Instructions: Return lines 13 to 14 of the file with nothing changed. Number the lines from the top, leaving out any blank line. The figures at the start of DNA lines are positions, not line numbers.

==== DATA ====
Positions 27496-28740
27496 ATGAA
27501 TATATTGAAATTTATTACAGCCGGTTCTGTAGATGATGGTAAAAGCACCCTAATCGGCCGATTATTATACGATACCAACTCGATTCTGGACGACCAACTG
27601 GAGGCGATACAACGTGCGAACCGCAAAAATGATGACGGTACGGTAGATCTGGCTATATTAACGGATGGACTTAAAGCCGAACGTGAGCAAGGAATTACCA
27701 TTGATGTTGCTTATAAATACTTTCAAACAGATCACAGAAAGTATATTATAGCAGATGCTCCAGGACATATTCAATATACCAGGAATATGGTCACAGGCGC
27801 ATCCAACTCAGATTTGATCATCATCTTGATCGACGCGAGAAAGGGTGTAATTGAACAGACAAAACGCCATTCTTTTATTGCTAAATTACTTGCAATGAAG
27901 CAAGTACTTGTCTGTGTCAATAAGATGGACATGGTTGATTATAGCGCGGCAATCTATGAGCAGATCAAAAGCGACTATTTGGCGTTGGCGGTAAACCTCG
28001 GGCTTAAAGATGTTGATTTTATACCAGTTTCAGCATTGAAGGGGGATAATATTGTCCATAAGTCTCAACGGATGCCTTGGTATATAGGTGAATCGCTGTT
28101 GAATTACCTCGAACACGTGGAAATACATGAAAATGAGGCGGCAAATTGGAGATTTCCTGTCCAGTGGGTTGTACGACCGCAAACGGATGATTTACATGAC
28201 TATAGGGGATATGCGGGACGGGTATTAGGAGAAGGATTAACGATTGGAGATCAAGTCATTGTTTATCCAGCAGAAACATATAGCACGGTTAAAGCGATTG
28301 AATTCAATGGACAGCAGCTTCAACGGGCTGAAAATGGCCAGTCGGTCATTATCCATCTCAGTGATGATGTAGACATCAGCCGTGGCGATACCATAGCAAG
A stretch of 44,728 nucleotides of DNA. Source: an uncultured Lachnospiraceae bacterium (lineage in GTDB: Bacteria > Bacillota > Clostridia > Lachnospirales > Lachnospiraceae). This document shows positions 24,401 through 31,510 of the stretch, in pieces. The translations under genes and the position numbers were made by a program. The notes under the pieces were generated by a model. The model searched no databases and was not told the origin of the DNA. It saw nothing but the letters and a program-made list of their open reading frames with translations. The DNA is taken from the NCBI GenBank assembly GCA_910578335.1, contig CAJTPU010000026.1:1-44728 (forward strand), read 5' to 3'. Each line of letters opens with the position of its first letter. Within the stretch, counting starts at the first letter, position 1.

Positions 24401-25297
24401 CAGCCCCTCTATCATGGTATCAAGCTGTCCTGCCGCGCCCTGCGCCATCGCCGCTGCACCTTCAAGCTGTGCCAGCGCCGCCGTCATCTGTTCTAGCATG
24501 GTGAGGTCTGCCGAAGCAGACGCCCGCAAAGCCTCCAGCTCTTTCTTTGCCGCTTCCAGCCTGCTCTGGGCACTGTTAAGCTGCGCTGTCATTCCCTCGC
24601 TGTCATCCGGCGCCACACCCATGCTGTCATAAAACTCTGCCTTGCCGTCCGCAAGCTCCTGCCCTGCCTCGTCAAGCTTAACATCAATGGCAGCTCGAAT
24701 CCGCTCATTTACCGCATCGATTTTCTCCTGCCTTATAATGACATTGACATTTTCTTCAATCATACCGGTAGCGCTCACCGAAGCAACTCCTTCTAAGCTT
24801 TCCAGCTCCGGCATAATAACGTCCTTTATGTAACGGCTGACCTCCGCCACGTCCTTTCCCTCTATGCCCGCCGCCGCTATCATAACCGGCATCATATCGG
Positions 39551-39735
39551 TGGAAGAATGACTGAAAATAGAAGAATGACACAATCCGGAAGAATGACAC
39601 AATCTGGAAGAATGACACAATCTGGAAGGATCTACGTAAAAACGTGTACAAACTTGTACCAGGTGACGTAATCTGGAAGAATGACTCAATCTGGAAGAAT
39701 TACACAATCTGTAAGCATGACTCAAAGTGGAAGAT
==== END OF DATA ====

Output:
Positions 24401-25297
24401 CAGCCCCTCTATCATGGTATCAAGCTGTCCTGCCGCGCCCTGCGCCATCGCCGCTGCACCTTCAAGCTGTGCCAGCGCCGCCGTCATCTGTTCTAGCATG